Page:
Your Thanksgiving meal will be more expensive this year. Sweet potatoes are up 3 cents a pound. A pound of turkey costs 18 cents more a pound this year. Add up the rest of the typical Thanksgiving meal and you get the highest increase in food costs since the Missouri Farm Bureau started keeping track in 1987.
“We were really right in line with, but a little bit cheaper than the national average, which was $1.19 (a pound),” said Missouri Farm Bureau spokesman Diane Olson. “Everything else went up with the exception of milk, which we use as one of our beverages.”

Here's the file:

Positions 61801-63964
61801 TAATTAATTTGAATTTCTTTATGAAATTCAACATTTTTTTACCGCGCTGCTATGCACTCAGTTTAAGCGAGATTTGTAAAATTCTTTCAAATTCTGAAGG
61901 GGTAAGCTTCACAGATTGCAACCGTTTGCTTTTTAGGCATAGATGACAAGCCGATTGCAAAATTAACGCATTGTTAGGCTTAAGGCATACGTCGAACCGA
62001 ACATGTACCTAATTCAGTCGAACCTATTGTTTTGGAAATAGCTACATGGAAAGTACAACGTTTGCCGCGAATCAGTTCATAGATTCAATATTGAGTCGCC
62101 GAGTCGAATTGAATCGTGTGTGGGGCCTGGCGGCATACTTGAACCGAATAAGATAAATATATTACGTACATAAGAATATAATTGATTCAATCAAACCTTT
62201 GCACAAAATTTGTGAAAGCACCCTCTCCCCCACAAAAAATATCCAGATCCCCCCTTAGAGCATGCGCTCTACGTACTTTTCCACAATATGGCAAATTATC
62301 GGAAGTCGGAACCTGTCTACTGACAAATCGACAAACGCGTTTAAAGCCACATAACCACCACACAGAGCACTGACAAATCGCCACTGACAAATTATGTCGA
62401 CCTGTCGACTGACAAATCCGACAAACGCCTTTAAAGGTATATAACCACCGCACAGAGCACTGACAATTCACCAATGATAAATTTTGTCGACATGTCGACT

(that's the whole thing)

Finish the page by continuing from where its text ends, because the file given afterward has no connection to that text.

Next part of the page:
Even though Thanksgiving will cost more, eating at home is still cheaper than eating out.
“If you look at the papers publishing the Thanksgiving Day menus that you can go out and it obviously is less expensive,” Olson said. “You’ve some of your own sweat equity involved in it.”
In the Midwest the average Thanksgiving meal will cost $44.57, that’s 7 cents more than in Missouri. All of the items: a 16-pound turkey, stuffing, sweet potatoes, cranberry sauce, carrot and celery sticks, peas, rolls, two pumpkin pies with whipped cream, coffee and a gallon of milk were pre-made and estimated to feed 10 people. If you want to cut costs, consider making some of the items from scratch.
“The other thing is how much man power you’re willing to put into the product,” Olson said. “If you’re going to have carrots and celery sticks, if you’re willing to do some of the labor yourself and you buy the raw product and prepare it then you’ve got a lesser cost.”